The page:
|Date of Birth:||12/08/1988|
|View Boxer Record|
Nobody in the heavyweight division excites and splits opinion quite like the enigmatic world heavyweight champion Tyson Fury. For years now he has been a shining beacon in a moribund weight-class and his performances, both inside and outside the ring, have set him apart from his peers. He’s entertaining, he’s imposing, he’s charismatic, he’s unpredictable and he can really fight. And sing.
Unbeaten in 25 professional contests, Fury is the reigning linear world heavyweight champion – WBA, WBO, IBF, IBO and The Ring magazine titleholder – and has won British and Commonwealth heavyweight titles, as well as English and Irish belts. He has, therefore, dominated the division in this country for a number of years and now taken over the world scene, too. He’s universally-recognised as the number one.
Of course, the reason for his success has something to do with the fact Fury stands at a gargantuan 6’9 and typically weighs between 250 and 260 pounds. A modern day heavyweight in every sense of the word, the Lancastrian combines these whopping dimensions with the speed, work-rate and fitness of a middleweight. He punches when most fighters rest or clinch and is able to throw combinations seemingly forgotten by most of the current crop of heavyweights. He is, in short, a fight fan’s dream.
He turned professional back in December 2008, stopping Bela Gyongyosi inside a round on his debut, and went on to win all of his first seven fights by knockout. In fight number eight, though, he took an ambitious step-up in class against the seasoned John McDermott in an English title fight. It was a tough ask on paper, and an even tougher one in reality.
Nevertheless, despite a hard-fought contest, Fury, then a raw novice, gutted out the victory and won the fight on points. In doing so, he landed his first professional title. It would be the first of many.
What’s more, a year after he beat McDermott by decision, Fury decided to fight him again in June 2010 and this time left no doubt as to who was the superior fighter. Testament to his rapid rate of improvement, Fury dominated the bout from the get-go before eventually stopping McDermott in round nine.
After that, Tyson scored decent wins against unbeaten fighters Rich Power and Marcelo Luiz Nascimento, outpointing the former and stopping the latter, and then stepped up again to fight Dereck Chisora for the British and Commonwealth heavyweight titles in July 2011.
Highly-anticipated at the time and something of a grudge match, Fury and Chisora sold their rivalry with aplomb and, by the time the fight came around, some 3.2 million viewers tuned in to watch the heavyweight grudge match live on Channel 5. It remains the most-watched British boxing event for some time.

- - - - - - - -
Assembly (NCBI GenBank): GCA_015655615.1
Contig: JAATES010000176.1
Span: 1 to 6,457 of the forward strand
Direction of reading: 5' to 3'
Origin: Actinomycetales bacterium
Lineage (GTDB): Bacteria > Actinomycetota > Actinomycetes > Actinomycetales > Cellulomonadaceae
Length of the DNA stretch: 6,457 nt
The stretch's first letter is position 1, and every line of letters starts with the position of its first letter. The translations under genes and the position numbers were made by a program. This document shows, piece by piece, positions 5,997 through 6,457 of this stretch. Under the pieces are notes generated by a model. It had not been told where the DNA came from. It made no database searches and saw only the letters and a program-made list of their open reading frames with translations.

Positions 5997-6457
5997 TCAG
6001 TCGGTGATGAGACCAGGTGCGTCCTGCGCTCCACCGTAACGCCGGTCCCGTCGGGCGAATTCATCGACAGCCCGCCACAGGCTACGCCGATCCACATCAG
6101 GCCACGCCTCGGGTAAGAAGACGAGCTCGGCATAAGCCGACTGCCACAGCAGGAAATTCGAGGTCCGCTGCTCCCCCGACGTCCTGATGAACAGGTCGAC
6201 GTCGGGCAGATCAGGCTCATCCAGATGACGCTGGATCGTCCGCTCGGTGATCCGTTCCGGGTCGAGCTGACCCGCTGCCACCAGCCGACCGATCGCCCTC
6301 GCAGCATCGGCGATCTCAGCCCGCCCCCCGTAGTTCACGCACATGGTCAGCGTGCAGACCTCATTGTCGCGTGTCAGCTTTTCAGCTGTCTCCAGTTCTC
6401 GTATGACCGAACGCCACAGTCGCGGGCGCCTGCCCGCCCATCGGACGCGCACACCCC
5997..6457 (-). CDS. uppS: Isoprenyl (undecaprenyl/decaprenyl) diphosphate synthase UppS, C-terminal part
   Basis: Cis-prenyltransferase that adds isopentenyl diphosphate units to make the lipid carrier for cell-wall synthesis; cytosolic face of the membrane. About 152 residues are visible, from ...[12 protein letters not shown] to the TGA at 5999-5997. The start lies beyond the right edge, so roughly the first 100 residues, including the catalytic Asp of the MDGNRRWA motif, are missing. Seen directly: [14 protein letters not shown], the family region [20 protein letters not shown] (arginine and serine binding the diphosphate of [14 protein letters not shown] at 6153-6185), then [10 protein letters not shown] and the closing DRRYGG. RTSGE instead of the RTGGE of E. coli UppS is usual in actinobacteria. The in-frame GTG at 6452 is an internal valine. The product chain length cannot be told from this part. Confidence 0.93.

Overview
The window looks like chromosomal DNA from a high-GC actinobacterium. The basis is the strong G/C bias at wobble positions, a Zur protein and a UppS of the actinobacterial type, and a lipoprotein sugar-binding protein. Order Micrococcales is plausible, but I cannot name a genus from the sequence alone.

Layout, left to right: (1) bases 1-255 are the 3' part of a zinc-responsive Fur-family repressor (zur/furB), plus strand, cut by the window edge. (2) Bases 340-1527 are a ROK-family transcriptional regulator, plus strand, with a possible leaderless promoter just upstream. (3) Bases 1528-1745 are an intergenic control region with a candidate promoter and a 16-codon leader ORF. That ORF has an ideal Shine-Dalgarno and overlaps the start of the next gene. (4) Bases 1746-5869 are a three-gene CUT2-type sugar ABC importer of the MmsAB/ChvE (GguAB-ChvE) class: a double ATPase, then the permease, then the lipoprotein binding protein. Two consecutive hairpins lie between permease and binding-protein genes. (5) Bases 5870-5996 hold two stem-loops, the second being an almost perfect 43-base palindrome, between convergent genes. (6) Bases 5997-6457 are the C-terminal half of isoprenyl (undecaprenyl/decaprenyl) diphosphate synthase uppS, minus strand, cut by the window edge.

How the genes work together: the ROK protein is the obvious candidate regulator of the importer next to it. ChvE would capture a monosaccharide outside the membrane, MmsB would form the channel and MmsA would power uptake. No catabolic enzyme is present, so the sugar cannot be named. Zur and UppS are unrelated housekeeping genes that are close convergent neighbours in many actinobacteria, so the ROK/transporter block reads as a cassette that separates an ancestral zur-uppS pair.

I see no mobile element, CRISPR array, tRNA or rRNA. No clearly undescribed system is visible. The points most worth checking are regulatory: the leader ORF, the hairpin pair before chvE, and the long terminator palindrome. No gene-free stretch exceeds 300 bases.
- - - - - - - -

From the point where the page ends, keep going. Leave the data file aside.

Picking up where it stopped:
Still, when the talking stopped and the punching started, Fury proved himself a notch above Chisora, outboxing him through most of the twelve rounds they shared and hurting him on more than one occasion. His range and sense of timing was just too much for ‘Del Boy’ that night. Tyson Fury was the new British and Commonwealth heavyweight champion.
Never one to rest on his laurels, though, Fury maintained his good form and stopped each of his next four opponents. He dusted off Nicolai Firtha in five rounds, Nevin Pajkic in three – despite being dropped himself for the first time as a pro – and both Martin Rogan and Vinny Maddalone also went in five rounds apiece. At times, it was almost too easy for Fury. So much so, he fought the entire fight with Rogan while southpaw.
But the competition stepped up again in December 2012, when Tyson met the durable and skilful American Kevin Johnson at the Odyssey Arena in Belfast. This would, in theory, be trickier than his previous fights and it was expected to go long. Johnson was rarely hurt in fights, let alone stopped.
However, though Fury would have to go the full twelve rounds for the second time in his career, he boxed with a maturity and poise that belied his age and won pretty much every round against Johnson. It was a commanding, clinical performance and onlookers now saw him as more than just a thrill-a-minute giant. He could box, too.
He also possesses much in the way of heart and guts, as was demonstrated during his April 2013 classic with Steve Cunningham in Madison Square Garden, New York. That night Fury, making his American debut on NBC, was floored heavily by a mammoth right hand in the third round, only to turn the tables on his Philadelphian foe in round seven, forcing the stoppage at the 2.55 mark following a vicious barrage of punches. It was arguably the most exciting heavyweight tussle for some time. Both men emerged from it with credit. Fury remained unbeaten and on the cusp of world heavyweight title glory.
In November 2015, Fury, a considerable underdog, ventured to Dusseldorf, Germany to face Wladimir Klitschko, unbeaten in eleven years, for the linear world heavyweight championship. What followed would shake up the division and change the history of the sport, as Fury, relaxed and totally at ease with performing in front of 55,000 fans at the ESPRIT arena, comfortably outboxed Klitschko for the majority of the twelve rounds they shared. In doing so, he was crowned the new WBA, WBO, IBF, IBO and The Ring magazine world heavyweight champion. He also fulfilled a promise he’d made when he was just 12 years of age.Follow Tyson Fury